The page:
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A historical for Greece Welcome to President Obama

Posted by moodhacker on November 15, 2016 at 7:05 AM

 


                                        


Defense Minister Panos Kammenos and the US Ambassador to Greece, Geoffrey Pyatt, were on the tarmac at the airport to greet Obama, who stepped off Air Force One onto a red carpet. About 100 members of a military honor guard were waiting, in navy and green uniforms, some with bayonets.

After the short talk at the airport   had while welcoming President Obama on behalf of the Greek governemet, Kammenos stated that US President Barack Obama’s visit to Greece constitutes a message that the debt-wracked nation is on its way out of the crisis,  speaking on the radio after returning from Athens International Airport,

 

Defense Minister Panos Kammenos thanked Obama on “behalf of the Greek people for helping Greece in difficult times.”

 

The defense minister said that the US president was extremely affable and “very happy to be in Greece.”

 

“[President Obama] said that it was his personal choice to visit our country, the country of democracy, in his words,” Kammenos said, adding that he expects the outgoing US president’s visit to “help [Greece] on many levels.”

 


Due to the Greek people big love to President  Obama, Greece’s leftist-led government sees the outgoing US president’s visit as an opportunity to regain popularity , and also gain the US President  public support on a range of issues, including its key demand for debt relief, the Cyprus peace talks and his endorsement of Greece’s role in the wider region.


The US President Obama visit in Greece schedule 

 President Barack Obama arrived in Greece Tuesday morning on the first stop of his final foreign tour as president, the first visit to Greece by a sitting U.S. president since Bill Clinton in 1999.

 

Air Force One touched down midmorning in Athens after an overnight flight from Washington. Security was tight, with major roads shut down along Obama's motorcade route and a ban on public gatherings and demonstrations in swathes of central Athens and a southern suburb near a seaside luxury hotel where Obama was staying. Boats were also banned from sailing near the coastline at the hotel's location.

 

More than 5,000 police were deployed in the capital's streets for the two-day visit. Left-wing and anarchist groups have planned protest demonstrations for Tuesday afternoon, while an armed anarchist group has called for "attacks and clashes" to disrupt Obama's visit. Clinton's visit, which came during the height of U.S. intervention in the wars ensuing from the breakup of Yugoslavia, was marked with extensive violent demonstrations.

 

While anti-American sentiment has been muted over the past few years in Greece, many in the country regard the U.S. with misgivings, a sentiment stemming mostly from America's backing of the military dictatorship that governed the country from 1967 to 1974. Obama's visit comes two days before the Nov. 17 anniversary of the junta's 1973 bloody crackdown on a student uprising, which is marked each year by a protest march to the U.S. Embassy that frequently turns violent.

 


 

Obama then headed to his hotel ahead of his first meeting with President Prokopis Pavlopoulos. He was then to hold talks with Prime Minister Alexis Tsipras, followed by a joint news conference. Pavlopoulos will host an official dinner for Obama at the presidential mansion in the evening.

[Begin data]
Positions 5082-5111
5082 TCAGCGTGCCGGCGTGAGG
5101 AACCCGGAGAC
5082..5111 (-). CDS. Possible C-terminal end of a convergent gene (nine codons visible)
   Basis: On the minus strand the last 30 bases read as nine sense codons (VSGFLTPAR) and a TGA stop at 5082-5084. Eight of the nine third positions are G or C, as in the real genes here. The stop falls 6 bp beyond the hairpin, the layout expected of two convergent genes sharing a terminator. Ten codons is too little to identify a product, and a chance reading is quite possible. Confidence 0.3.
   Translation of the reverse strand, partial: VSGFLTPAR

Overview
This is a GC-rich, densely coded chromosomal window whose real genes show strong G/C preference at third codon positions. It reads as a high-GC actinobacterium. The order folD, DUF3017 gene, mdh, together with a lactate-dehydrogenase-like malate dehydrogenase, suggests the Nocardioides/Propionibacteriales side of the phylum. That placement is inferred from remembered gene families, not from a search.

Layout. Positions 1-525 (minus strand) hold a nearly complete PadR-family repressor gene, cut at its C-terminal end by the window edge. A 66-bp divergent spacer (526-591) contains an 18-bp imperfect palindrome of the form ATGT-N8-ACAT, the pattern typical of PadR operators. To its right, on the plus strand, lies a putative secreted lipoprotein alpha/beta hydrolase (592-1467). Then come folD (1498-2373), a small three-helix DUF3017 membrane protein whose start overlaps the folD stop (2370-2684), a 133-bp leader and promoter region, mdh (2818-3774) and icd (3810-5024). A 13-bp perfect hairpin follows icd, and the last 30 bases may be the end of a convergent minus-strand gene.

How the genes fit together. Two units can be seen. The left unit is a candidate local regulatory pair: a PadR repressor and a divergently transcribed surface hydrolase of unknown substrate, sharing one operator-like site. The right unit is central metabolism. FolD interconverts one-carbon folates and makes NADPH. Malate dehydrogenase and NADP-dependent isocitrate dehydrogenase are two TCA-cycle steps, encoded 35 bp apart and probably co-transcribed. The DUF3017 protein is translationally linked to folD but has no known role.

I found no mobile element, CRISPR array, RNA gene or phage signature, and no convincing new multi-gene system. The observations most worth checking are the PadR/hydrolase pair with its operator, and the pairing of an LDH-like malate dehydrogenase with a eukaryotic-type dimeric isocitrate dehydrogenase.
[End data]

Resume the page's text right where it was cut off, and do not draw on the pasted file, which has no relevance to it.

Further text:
On Wednesday, Obama is scheduled to tour the Acropolis and give a major speech about democracy and globalization before flying on to Berlin. From Germany, Obama will travel to Peru for an Asian economic summit before returning to Washington on Saturday.

 

Obama's trip will be dominated by questions and concerns about President-elect Donald Trump. Obama has been working to reassure foreign leaders the U.S. won't abandon its partnerships and alliance obligations despite Trump's tough campaign rhetoric.

 


the Greek government expectations  

Greece's government has hailed Obama's visit as being of "huge importance" for both Greece and Europe. The country's left-led coalition government has been struggling to pull Greece out of six years of a vicious financial crisis that has devastated its economy and left more than a quarter of the workforce unemployed. Despite the U.S. election, the government has pinned its hopes on the U.S. president to help persuade some of the country's more reluctant international creditors, such as Germany, to grant it significant debt relief.

 


Without a cut in its debt, Athens says, it cannot hope to recover economically — an argument also supported by the International Monetary Fund.

 

Greece has been relying on emergency loans from three consecutive multi-billion euro bailouts from other European Union countries using the euro currency, and the IMF, since 2010. While the United States has not been involved in Greece's bailout, Athens has long seen it as an ally that could apply pressure on creditors.

 

"The visit of President Obama is a clear message to all of us and to the rest of the world that we need to keep pursuing policies that create growth, employment and social cohesion," Nikos Pappas, a close associate of Tsipras who was named digital policy minister in a recent reshuffle, told the AP ahead of the visit. "We are very happy to see that in the recent years the U.S. administration has been on the same page as we are in terms of these policies and this direction. We expect this message is going to be reiterated."

 

The U.S. has praised Greek efforts to overhaul its economy but has repeatedly stressed the country must continue with painful reforms. The country's bailout funds are disbursed following reviews by international debt inspectors of mandated reforms

Categories: Greek Social Animal , Greece , Politics, Greece and the USA

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